Corporate Banner
Satellite Banner
ADME Tox
Scientific Community
 
Become a Member | Sign in
Home>News>This Article
  News
Return

UC Develops Unique Nano Carrier to Target Drug Delivery to Cancer Cells

Published: Thursday, October 31, 2013
Last Updated: Thursday, October 31, 2013
Bookmark and Share
Researchers have developed a unique nanostructure that can, because of its dual-surface structure, serve as an improved “all-in-one tool” against cancer.

A unique nanostructure developed by a team of international researchers, including those at the University of Cincinnati, promises improved all-in-one detection, diagnoses and drug-delivery treatment of cancer cells.

The first-of-its-kind nanostructure is unusual because it can carry a variety of cancer-fighting materials on its double-sided (Janus) surface and within its porous interior. Because of its unique structure, the nano carrier can do all of the following:

•     Transport cancer-specific detection nanoparticles and biomarkers to a site within the body, e.g., the breast or the prostate. This promises earlier diagnosis than is possible with today’s tools.
•     Attach fluorescent marker materials to illuminate specific cancer cells, so that they are easier to locate and find for treatment, whether drug delivery or surgery.
•     Deliver anti-cancer drugs for pinpoint targeted treatment of cancer cells, which should result in few drug side effects. Currently, a cancer treatment like chemotherapy affects not only cancer cells but healthy cells as well, leading to serious and often debilitating side effects.

This research, titled “Dual Surface Functionalized Janus Nanocomposites of Polystyrene//Fe304@Si02 for Simultaneous Tumor Cell Targeting and pH-Triggered Drug Release,” will be presented as an invited talk on Oct. 30, 2013, at the annual Materials Science & Technology Conference in Montreal, Canada. Researchers are Feng Wang, a former UC doctoral student and now a postdoc at the University of Houston; Donglu Shi, professor of materials science and engineering at UC’s College of Engineering and Applied Science (CEAS); Yilong Wang of Tongji University, Shanghai, China; Giovanni Pauletti, UC associate professor of pharmacy; Juntao Wang of Tongji University, China; Jiaming Zhang of Stanford University; and Rodney Ewing of Stanford University.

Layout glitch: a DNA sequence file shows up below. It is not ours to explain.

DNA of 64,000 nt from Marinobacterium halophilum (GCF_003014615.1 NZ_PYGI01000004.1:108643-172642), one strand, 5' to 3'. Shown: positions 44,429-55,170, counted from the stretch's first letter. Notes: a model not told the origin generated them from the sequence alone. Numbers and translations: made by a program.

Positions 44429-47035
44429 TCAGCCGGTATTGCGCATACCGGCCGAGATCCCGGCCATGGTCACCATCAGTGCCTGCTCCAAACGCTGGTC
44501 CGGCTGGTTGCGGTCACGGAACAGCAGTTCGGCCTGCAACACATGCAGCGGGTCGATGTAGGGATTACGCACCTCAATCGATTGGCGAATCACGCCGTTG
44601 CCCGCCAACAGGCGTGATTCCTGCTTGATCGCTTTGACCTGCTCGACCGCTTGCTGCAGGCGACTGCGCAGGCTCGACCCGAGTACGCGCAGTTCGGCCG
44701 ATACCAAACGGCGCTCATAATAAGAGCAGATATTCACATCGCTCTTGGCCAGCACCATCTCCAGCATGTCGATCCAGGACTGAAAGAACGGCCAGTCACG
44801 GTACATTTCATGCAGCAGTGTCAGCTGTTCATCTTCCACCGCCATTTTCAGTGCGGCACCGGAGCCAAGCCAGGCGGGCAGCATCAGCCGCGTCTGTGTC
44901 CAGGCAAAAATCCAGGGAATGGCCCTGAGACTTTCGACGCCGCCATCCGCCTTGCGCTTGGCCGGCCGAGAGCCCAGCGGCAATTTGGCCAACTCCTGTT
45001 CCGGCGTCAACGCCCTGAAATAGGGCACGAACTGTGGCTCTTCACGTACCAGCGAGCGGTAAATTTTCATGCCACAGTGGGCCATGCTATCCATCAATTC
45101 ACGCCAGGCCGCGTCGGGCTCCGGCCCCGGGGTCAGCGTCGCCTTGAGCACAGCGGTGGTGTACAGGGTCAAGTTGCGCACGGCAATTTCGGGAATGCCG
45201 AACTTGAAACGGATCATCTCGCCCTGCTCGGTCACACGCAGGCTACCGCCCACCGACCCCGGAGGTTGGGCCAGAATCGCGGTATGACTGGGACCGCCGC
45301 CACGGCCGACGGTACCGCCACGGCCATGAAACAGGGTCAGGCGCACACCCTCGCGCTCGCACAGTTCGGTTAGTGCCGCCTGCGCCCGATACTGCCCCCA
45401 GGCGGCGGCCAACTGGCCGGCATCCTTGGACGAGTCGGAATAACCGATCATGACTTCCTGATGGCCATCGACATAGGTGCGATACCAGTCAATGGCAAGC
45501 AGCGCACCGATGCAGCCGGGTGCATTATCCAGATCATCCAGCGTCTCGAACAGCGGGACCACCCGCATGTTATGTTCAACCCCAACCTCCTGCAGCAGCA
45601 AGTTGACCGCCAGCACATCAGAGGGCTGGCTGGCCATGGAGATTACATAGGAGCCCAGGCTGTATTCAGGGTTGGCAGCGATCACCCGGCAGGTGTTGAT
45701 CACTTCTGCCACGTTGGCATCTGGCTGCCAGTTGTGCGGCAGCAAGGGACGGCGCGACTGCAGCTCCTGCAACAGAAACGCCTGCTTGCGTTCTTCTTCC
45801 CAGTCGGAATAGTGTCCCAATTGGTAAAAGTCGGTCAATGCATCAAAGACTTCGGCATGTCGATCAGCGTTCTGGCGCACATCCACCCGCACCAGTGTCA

This recently developed Janus nanostructure is unusual in that, normally, these super-small structures (that are much smaller than a single cell) have limited surface. This makes is difficult to carry multiple components, e.g., both cancer detection and drug-delivery materials. The Janus nanocomponent, on the other hand, has functionally and chemically distinct surfaces to allow it to carry multiple components in a single assembly and function in an intelligent manner.
 
“In this effort, we’re using existing basic nano systems, such as carbon nanotubes, graphene, iron oxides, silica, quantum dots and polymeric nano materials in order to create an all-in-one, multidimensional and stable nano carrier that will provide imaging, cell targeting, drug storage and intelligent, controlled drug release,” said UC’s Shi, adding that the nano carrier’s promise is currently greatest for cancers that are close to the body’s surface, such as breast and prostate cancer.
 
If such nano technology can someday become the norm for cancer detection, it promises earlier, faster and more accurate diagnosis at lower cost than today’s technology. (Currently, the most common methods used in cancer diagnosis are magnetic resonance imaging or MRI; Positron Emission Tomography or PET; and Computed Tomography or CT imaging, however, they are costly and time consuming to use.)